Autonomous mobility is not only for a “happy few”
Do you know that the world premiere of autonomous driving was in 1983, in Lille, France where the first autonomous metro line was inaugurated, just twelve years after the patent for the invention of the integral automatic driving system was filed. So, contrary to what one might think, autonomous innovations are not just for the “happy few”. But when will those underground autonomous vehicles rise to the surface? Well, they are already a reality in some places. In urban centers, autonomous mobility is likely to be concentrated on centralized fleets of vehicles available on demand.
Shared mobility leads to the avoidance of significant CO2 equivalent emissions
These technical innovations and our digital ease have made it possible to bring out innovations of use: the possibility of sharing the historically-used-individually means of transport. The sharing economy is profoundly transforming our relationship to mobility.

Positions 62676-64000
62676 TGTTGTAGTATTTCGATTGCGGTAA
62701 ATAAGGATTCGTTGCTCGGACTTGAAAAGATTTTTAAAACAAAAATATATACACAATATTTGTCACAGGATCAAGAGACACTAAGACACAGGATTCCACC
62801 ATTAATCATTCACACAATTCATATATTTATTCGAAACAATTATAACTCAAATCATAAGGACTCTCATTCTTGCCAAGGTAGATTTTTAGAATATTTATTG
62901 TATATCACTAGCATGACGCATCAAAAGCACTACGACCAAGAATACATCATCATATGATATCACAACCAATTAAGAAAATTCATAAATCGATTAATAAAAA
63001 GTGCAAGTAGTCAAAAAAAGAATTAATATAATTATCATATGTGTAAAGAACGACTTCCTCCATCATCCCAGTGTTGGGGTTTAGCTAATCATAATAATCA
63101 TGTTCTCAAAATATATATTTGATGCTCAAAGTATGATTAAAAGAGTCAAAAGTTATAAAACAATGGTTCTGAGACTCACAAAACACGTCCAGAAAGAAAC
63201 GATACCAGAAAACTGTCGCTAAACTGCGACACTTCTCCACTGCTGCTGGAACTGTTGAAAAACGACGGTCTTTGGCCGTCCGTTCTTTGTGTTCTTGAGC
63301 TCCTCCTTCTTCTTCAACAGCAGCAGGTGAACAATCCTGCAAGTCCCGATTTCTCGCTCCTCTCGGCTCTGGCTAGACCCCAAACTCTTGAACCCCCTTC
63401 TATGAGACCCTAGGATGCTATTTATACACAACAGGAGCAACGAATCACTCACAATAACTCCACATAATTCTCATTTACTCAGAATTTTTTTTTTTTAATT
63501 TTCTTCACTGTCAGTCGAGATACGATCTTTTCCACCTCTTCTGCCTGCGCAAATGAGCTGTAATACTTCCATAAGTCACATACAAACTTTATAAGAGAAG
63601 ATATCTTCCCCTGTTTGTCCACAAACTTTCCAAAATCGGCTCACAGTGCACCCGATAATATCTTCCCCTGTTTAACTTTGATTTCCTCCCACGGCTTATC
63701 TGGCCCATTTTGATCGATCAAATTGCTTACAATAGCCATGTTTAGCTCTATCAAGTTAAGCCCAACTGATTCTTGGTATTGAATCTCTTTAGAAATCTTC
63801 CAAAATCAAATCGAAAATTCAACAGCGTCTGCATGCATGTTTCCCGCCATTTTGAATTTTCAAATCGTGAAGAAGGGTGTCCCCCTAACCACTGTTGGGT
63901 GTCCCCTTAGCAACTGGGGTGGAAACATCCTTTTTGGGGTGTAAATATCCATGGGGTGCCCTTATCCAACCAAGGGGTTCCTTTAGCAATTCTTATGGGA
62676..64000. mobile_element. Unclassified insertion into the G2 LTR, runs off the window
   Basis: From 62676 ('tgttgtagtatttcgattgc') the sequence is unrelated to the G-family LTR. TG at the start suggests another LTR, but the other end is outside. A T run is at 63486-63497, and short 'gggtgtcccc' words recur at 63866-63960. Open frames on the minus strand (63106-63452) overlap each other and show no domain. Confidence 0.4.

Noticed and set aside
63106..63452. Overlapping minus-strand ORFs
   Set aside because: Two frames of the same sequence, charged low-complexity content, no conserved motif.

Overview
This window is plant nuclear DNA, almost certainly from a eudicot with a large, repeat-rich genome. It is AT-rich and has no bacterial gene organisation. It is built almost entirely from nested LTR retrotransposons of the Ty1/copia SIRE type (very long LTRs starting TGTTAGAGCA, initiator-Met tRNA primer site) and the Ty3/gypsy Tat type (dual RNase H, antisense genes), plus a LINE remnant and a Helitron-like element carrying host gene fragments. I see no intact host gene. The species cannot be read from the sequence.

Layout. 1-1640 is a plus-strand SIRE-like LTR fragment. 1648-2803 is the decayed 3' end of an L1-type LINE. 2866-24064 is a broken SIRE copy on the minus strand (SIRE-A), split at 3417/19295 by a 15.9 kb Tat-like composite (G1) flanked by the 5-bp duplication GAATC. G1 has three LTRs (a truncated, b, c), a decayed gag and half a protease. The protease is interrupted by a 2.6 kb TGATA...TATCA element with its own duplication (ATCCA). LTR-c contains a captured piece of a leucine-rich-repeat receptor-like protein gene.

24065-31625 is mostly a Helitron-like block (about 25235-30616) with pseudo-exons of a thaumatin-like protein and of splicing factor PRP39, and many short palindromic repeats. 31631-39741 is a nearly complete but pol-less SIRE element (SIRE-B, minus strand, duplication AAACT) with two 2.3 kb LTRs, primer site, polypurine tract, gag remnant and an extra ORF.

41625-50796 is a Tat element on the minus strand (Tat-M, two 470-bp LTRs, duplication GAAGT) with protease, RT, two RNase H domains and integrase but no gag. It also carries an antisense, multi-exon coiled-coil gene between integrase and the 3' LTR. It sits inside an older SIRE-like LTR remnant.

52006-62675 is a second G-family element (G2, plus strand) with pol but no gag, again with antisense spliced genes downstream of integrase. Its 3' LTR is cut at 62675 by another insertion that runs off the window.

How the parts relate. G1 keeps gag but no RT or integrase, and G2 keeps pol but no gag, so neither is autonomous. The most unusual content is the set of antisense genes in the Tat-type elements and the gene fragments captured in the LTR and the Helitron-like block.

France pioneered this sector and today is the country with the highest level of carpooling per capita, both for long distance and daily commuting. However, in almost all countries, commuting is still a “one-person-on-board activity” on 9 out of 10 trips. With carpooling, the occupancy rate on long distance trips (250 km on average) increases to 3.9 people per car which leads to substantial avoidance of CO2 emissions. As an example, with BlaBlaCar users alone, we already save more than 1.5 million tons of CO2 per year, which more than offsets the CO2 equivalent emissions related to road traffic in a city like Paris, including from buses and on ring roads. It also reduces the overall pollution from our travels.